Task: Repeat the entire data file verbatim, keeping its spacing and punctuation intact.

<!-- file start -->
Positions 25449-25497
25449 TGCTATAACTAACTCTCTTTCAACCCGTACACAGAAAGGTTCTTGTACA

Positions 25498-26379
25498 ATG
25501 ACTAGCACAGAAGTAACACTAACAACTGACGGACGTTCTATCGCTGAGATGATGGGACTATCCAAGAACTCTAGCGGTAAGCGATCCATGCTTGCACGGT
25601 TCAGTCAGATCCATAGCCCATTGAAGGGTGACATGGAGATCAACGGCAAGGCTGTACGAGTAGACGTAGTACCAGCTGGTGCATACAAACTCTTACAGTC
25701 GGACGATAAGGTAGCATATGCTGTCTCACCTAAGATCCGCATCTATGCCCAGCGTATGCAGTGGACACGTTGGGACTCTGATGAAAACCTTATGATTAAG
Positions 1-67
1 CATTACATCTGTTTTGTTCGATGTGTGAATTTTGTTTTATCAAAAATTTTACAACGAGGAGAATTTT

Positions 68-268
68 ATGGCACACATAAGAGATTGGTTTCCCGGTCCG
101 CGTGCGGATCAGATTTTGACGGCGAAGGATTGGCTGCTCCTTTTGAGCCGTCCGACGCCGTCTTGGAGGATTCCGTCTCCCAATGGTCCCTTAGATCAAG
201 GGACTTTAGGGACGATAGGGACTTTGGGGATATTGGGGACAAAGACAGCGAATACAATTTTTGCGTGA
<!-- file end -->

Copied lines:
Positions 25449-25497
25449 TGCTATAACTAACTCTCTTTCAACCCGTACACAGAAAGGTTCTTGTACA

Positions 25498-26379
25498 ATG
25501 ACTAGCACAGAAGTAACACTAACAACTGACGGACGTTCTATCGCTGAGATGATGGGACTATCCAAGAACTCTAGCGGTAAGCGATCCATGCTTGCACGGT
25601 TCAGTCAGATCCATAGCCCATTGAAGGGTGACATGGAGATCAACGGCAAGGCTGTACGAGTAGACGTAGTACCAGCTGGTGCATACAAACTCTTACAGTC
25701 GGACGATAAGGTAGCATATGCTGTCTCACCTAAGATCCGCATCTATGCCCAGCGTATGCAGTGGACACGTTGGGACTCTGATGAAAACCTTATGATTAAG
Positions 1-67
1 CATTACATCTGTTTTGTTCGATGTGTGAATTTTGTTTTATCAAAAATTTTACAACGAGGAGAATTTT

Positions 68-268
68 ATGGCACACATAAGAGATTGGTTTCCCGGTCCG
101 CGTGCGGATCAGATTTTGACGGCGAAGGATTGGCTGCTCCTTTTGAGCCGTCCGACGCCGTCTTGGAGGATTCCGTCTCCCAATGGTCCCTTAGATCAAG
201 GGACTTTAGGGACGATAGGGACTTTGGGGATATTGGGGACAAAGACAGCGAATACAATTTTTGCGTGA